Set by Gerard Livsey was minimalist but useful and adaptable. Barring the aforementioned digital backdrops, the physical sets utilized were mostly small pieces, all of which worked very well for this production. A throne to establish the palace, a small shelf to show Ariel’s hiding spot, and a string of other pieces were useful in guiding the audience, and filling the gaps. These pieces were constructed well and had a slick design.
The costuming, also by Deian Ping, was extravagant and elegant. Each cast member had multiple changes, and all of them were bright and colourful, mirroring the movie. Special mention must go to Sebastian the Crab’s costume, bright red and steampunk aesthetic was perfect for the spineless crustacean!
A show as big as ‘The Little Mermaid’ could not have been as successful as it was without a stellar cast.
Sophie Mason played the titular role, Ariel. Mason showcased her impeccable vocals; her rendition of ‘Part of Your World’ gave the audience goosebumps and you could hear a pin drop. Audiences were enthralled with Mason at every turn. Her acting was on par with her vocals while maintaining sweetness and innocence. In many ways, she was almost an exact replica of Jodi Benson’s 1986 animated character. It was a delight to witness such talent on the stage.
Aaron Anderson’s rendition of Prince Eric was full of interesting character choices, but he was still delightful. Anderson and Mason had fantastic chemistry on stage, and the audience was rooting for Prince Eric right until the end. A societal concern of Prince Eric and Ariel is that they are a stereotype and a magical ideal that cannot be met. However, both Anderson and Mason’s portrayal, whilst magical, felt more real, giving the audience the belief that this could (almost!) be a true story.
As the Bette Midler of the sea, Rhona Bechaz portrayed Ursula. Bechaz’s rendition of Act One closer, ‘Poor Unfortunate Souls’ was brilliant. While some more sass and attitude could have been included in their characterization, Bechaz’s vocals were more than enough to make up for it. The half-sung, half-spoken song was a highlight of the night from Bechaz and should be highly commended.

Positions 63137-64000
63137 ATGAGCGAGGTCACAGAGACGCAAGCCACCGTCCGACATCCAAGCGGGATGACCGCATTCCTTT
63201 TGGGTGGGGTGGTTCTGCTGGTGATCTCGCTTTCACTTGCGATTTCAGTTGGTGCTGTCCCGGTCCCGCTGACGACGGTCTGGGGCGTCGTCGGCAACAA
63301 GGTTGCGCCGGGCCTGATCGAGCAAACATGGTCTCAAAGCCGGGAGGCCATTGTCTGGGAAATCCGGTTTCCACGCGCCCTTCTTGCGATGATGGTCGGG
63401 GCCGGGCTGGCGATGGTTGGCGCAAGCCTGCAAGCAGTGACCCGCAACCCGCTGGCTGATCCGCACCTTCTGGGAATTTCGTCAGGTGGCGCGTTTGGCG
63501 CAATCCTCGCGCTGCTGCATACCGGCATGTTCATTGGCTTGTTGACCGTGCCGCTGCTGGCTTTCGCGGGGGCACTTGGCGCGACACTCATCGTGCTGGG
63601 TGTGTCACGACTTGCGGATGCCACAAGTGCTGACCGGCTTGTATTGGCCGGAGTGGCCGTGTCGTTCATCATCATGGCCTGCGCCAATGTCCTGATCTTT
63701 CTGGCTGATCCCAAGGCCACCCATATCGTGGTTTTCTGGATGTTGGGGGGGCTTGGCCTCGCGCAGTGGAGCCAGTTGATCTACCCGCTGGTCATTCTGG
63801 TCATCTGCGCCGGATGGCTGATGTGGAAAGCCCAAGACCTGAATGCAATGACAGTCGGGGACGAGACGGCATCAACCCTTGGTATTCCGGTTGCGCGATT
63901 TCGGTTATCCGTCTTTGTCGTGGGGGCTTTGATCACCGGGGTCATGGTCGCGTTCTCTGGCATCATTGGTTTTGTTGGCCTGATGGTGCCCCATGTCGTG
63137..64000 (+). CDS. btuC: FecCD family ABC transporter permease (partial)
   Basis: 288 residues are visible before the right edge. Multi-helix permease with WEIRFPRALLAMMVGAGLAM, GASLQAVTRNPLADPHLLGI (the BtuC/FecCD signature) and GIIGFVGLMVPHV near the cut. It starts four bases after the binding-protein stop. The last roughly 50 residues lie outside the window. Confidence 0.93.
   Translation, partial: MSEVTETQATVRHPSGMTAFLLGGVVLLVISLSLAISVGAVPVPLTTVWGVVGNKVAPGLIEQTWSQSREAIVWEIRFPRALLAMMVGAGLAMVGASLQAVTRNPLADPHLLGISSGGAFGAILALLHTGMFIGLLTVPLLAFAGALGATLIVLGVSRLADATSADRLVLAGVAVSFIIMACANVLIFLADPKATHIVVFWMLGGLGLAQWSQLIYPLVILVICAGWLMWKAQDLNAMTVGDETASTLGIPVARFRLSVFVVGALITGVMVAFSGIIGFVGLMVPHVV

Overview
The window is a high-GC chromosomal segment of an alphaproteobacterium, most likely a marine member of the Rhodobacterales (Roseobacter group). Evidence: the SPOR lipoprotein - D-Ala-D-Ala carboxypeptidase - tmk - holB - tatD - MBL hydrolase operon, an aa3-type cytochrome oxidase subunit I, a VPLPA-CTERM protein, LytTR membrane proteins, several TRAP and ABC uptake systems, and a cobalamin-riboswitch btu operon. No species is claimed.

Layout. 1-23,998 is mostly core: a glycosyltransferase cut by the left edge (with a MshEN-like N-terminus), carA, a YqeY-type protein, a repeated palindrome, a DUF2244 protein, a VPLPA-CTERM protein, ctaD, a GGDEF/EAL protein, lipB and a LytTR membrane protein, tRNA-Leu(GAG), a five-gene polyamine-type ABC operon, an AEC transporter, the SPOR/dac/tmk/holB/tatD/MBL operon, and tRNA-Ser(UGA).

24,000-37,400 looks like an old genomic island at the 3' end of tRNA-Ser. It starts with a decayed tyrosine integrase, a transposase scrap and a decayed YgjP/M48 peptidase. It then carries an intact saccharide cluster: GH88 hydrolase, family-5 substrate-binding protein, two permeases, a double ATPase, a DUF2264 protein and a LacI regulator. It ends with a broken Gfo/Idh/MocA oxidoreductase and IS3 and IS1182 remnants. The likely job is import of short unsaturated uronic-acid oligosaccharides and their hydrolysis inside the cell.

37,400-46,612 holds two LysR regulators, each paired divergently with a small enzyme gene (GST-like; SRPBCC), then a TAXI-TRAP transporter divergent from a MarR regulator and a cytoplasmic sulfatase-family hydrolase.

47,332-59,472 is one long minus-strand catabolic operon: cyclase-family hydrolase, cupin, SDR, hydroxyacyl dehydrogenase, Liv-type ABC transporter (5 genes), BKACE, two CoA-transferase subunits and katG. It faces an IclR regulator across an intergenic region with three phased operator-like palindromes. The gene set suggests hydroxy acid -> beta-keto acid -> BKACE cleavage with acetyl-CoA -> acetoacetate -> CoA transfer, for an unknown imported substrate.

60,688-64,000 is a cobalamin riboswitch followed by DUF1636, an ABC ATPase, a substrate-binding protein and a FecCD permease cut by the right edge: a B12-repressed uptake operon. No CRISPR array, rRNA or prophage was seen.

In addition to the stellar leads, ‘The Little Mermaid’ also featured Skye Schultz as Scuttle, Jaden Armitage and Alessia Lily Monteverde as Flounder, and Steve Beck as King Triton. These supporting performers played a crucial role in delivering the story to the audience.
A good musical isn’t complete without a large ensemble, and ‘The Little Mermaid’ delivered. The ensemble played an important part in creating a grand spectacular, especially during ‘Under the Sea’ when the full cast was on stage in a flood of colour.
Whilst the cast was stunning, there were two absolute standouts for this reviewer, Matthew McKenzie as Sebastian the Crab and Roh Whittaker as Chef Louis.
McKenzie’s rendition of ‘Kiss the Girl’ & ‘Under the Sea’ were showstoppers. McKenzie has a phenomenal vocal ability and acting talents to command the stage. This crustation’s physicality was also extremely commendable, towing the line of crab and human, McKenzie did a fantastic job.
Whittaker as Chef Louis was the comedic highlight of the evening. Whittaker has an insane vocal range which made many of their choices during their only song ‘Les Poissons’ perfect. Drag Queen by night, Whittaker has clearly used some of these techniques to inject their performance with a sense of queerness and it 110% works. Whittaker is destined for great things.
Overall ‘The Little Mermaid’ was a loveable and bubble night out for audiences of any age. Whilst there are some areas that could have been workshopped or developed further it did not distract from the overall success of the evening. All involved should be highly commended.
‘The Little Mermaid’ played at Twelfth Night Theatre until Sunday, 22 October 2023. For more information visit the QMT website.